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Implementation of Dijkstra's Shortest Path algorithm on 3D images.

# dijkstra3d

Dijkstra's Shortest Path variants for 6, 18, and 26-connected 3D Image Volumes or 4 and 8-connected 2D images.

import dijkstra3d
import numpy as np

field = np.ones((512, 512, 512), dtype=np.int32)
source = (0,0,0)
target = (511, 511, 511)

# If you're working with a binary image with one color considered
# foreground the other background, use this function.
path = dijkstra3d.binary_dijkstra(field, source, target, background_color=0)
path = dijkstra3d.binary_dijkstra(
field, source, target,
anisotropy=(2.0, 2.0, 1.0),
)

# path is an [N,3] numpy array i.e. a list of x,y,z coordinates
# terminates early, default is 26 connected
path = dijkstra3d.dijkstra(field, source, target, connectivity=26)
path = dijkstra3d.dijkstra(field, source, target, bidirectional=True) # 2x memory usage, faster

# Use distance from target as a heuristic (A* search)
# Does nothing if bidirectional=True (it's just not implemented)
path = dijkstra3d.dijkstra(field, source, target, compass=True)

# parental_field is a performance optimization on dijkstra for when you
# want to return many target paths from a single source instead of
# a single path to a single target. parents is a field of parent voxels
# which can then be rapidly traversed to yield a path from the source.
# The initial run is slower as we cannot stop early when a target is found
# but computing many paths is much faster. The unsigned parental field is
# increased by 1 so we can represent background as zero. So a value means
# voxel+1. Use path_from_parents to compute a path from the source to a target.
parents = dijkstra3d.parental_field(field, source=(0,0,0), connectivity=6) # default is 26 connected
path = dijkstra3d.path_from_parents(parents, target=(511, 511, 511))
print(path.shape)

# Given a boolean label "field" and a source vertex, compute
# the anisotropic euclidean chamfer distance from the source to all labeled vertices.
# Source can be a single point or a list of points. Accepts bool, (u)int8 dtypes.
dist_field = dijkstra3d.euclidean_distance_field(field, source=(0,0,0), anisotropy=(4,4,40))
dist_field = dijkstra3d.euclidean_distance_field(
field, source=[ (0,0,0), (10, 40, 232) ], anisotropy=(4,4,40)
)

# To make the EDF go faster add the free_space_radius parameter. It's only
# safe to use if you know that some distance around the source point
# is unobstructed space. For that region, we use an equation instead
# of dijkstra's algorithm. Hybrid algorithm! free_space_radius is a physical
# distance, meaning you must account for anisotropy in setting it.
dist_field = dijkstra3d.euclidean_distance_field(field, source=(0,0,0), anisotropy=(4,4,40), free_space_radius=300)

# You can also get one of the possibly multiple maxima locations instantly.
dist_field, max_loc = dijkstra3d.euclidean_distance_field(field, source=(0,0,0), return_max_location=True)

# Given a numerical field, for each directed edge from adjacent voxels A and B,
# use B as the edge weight. In this fashion, compute the distance from a source
# point for all finite voxels.
dist_field = dijkstra3d.distance_field(field, source=(0,0,0)) # single source
dist_field = dijkstra3d.distance_field(field, source=[ (0,0,0), (52, 55, 23) ]) # multi-source
dist_field, max_loc = dijkstra3d.distance_field(field, source=(0,0,0), return_max_location=True) # get the location of one of the maxima

# You can also provide a voxel connectivity graph to provide customized
# constraints on the permissible directions of travel. The graph is a
# uint32 image of equal size that contains a bitfield in each voxel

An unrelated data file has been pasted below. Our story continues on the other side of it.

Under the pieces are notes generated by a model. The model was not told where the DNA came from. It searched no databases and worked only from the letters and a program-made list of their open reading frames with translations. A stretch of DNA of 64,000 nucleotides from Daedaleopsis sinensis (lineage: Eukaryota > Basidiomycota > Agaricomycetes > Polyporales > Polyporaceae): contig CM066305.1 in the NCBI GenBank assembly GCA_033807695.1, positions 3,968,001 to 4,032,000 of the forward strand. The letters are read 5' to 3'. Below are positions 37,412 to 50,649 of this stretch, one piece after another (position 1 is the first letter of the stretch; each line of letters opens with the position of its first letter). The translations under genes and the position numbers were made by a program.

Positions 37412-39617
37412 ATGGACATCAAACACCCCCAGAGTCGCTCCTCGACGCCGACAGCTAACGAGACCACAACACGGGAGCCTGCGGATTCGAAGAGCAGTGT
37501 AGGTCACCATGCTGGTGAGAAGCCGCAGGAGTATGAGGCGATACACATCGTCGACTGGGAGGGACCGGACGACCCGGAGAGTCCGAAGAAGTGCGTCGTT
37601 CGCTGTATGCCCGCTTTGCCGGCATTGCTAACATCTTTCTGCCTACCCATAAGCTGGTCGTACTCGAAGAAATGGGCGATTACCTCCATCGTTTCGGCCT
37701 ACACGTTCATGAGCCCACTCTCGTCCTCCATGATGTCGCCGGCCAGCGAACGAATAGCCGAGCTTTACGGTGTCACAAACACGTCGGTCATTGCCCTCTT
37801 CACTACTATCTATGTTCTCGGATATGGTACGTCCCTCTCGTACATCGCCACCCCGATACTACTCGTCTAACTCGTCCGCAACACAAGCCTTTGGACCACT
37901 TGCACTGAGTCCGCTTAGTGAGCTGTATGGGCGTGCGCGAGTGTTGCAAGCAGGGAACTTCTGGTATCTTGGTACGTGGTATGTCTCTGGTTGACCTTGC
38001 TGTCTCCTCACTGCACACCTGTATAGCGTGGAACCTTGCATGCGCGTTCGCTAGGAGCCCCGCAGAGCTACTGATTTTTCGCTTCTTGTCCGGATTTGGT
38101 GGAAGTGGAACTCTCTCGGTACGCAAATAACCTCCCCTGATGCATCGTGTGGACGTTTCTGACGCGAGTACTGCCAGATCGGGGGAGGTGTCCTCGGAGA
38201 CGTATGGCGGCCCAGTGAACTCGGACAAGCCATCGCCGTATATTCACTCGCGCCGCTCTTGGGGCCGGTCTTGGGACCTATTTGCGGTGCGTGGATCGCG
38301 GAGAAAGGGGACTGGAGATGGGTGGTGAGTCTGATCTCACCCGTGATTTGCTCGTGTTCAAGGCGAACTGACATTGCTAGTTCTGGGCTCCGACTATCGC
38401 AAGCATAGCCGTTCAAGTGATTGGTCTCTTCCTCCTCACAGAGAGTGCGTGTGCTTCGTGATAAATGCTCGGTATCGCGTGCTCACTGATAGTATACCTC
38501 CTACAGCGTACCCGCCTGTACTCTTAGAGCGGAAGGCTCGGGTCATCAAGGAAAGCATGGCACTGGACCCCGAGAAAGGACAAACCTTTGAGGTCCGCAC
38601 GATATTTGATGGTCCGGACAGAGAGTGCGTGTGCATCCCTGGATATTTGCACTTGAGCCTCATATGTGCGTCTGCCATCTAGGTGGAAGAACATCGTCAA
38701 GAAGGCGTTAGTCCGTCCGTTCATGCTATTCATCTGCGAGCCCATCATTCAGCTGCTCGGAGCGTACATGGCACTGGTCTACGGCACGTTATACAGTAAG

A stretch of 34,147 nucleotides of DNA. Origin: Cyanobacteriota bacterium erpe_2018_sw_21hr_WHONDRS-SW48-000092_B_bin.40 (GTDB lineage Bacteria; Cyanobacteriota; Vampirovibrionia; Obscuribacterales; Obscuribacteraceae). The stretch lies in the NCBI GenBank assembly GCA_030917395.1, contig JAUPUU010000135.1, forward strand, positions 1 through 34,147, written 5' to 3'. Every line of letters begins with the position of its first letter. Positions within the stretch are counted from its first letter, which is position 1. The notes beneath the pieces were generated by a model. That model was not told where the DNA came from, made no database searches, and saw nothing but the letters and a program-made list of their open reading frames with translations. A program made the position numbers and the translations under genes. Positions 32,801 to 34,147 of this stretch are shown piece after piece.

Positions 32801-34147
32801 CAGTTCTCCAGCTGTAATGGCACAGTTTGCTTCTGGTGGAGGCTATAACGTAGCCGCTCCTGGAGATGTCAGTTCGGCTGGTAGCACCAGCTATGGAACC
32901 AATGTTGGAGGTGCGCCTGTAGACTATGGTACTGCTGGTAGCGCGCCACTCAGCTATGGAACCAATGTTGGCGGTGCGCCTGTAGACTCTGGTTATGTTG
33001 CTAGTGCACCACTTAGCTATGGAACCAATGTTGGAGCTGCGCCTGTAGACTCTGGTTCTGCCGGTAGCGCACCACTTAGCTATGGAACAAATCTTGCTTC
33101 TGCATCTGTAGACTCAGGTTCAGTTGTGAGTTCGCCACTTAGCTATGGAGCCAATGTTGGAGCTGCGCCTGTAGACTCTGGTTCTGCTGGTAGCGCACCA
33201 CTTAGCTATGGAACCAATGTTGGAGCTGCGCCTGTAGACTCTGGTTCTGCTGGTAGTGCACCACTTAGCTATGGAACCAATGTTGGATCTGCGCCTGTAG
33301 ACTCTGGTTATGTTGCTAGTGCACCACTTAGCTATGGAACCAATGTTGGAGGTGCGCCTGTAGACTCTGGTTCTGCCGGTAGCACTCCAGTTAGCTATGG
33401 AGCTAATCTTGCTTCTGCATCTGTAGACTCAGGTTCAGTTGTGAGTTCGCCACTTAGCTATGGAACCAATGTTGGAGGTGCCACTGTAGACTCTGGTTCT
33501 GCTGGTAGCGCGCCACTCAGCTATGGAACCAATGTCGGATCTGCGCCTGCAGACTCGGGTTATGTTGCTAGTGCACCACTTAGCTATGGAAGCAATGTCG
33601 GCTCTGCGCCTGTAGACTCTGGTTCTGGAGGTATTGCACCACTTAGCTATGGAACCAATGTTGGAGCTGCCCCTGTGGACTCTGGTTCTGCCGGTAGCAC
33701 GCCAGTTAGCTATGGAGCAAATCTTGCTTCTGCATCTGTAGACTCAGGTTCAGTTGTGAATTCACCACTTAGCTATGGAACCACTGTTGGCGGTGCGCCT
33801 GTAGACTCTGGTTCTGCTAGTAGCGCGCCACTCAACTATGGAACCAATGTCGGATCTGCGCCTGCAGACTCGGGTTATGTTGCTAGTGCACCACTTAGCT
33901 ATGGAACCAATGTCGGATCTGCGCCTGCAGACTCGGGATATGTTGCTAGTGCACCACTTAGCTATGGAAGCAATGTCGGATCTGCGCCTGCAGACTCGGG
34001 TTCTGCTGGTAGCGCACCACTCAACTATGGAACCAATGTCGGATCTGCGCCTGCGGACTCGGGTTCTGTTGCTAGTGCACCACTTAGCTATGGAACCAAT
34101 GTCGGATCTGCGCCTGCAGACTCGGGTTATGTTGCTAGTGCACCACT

# where each of the first 26-bits describes whether a direction is
# passable. The description of this field can be seen here:
# https://github.com/seung-lab/connected-components-3d/blob/3.2.0/cc3d_graphs.hpp#L73-L92
#
# The motivation for this feature is handling self-touching labels, but there
# are many possible ways of using this.
graph = np.zeros(field.shape, dtype=np.uint32)
graph += 0xffffffff # all directions are permissible
graph[5,5,5] = graph[5,5,5] & 0xfffffffe # sets +x direction as impassable at this voxel
path = dijkstra.dijkstra(..., voxel_graph=graph)

Perform dijkstra's shortest path algorithm on a 3D image grid. Vertices are voxels and edges are the nearest neighbors. For 6 connected images, these are the faces of the voxel (L1: manhattan distance), 18 is faces and edges, 26 is faces, edges, and corners (L: chebyshev distance). For given input voxels A and B, the edge weight from A to B is B and from B to A is A. All weights must be finite and non-negative (incl. negative zero).

## What Problem does this Package Solve?

This package was developed in the course of exploring TEASAR skeletonization of 3D image volumes (now available in Kimimaro). Other commonly available packages implementing Dijkstra used matricies or object graphs as their underlying implementation. In either case, these generic graph packages necessitate explicitly creating the graph's edges and vertices, which turned out to be a significant computational cost compared with the search time. Additionally, some implementations required memory quadratic in the number of vertices (e.g. an NxN matrix for N nodes) which becomes prohibitive for large arrays. In some cases, a compressed sparse matrix representation was used to remain within memory limits.

Neither graph construction nor quadratic memory pressure are necessary for an image analysis application. The edges between voxels (3D pixels) are regular and implicit in the rectangular structure of the image. Additionally, the cost of each edge can be stored a single time instead of 26 times in contiguous uncompressed memory regions for faster performance.

Previous rationals aside, the most recent version of dijkstra3d also includes an optional method for specifying the voxel connectivity graph for each voxel via a bitfield. We found that in order to solve a problem of label self-contacts, we needed to specify impermissible directions of travel for some voxels. This is still a rather compact and fast way to process the graph, so it doesn't really invalidate our previous contention.

## C++ Use

#include <vector>
#include "dijkstra3d.hpp"

// 3d array represented as 1d array
float* labels = new float[512*512*512]();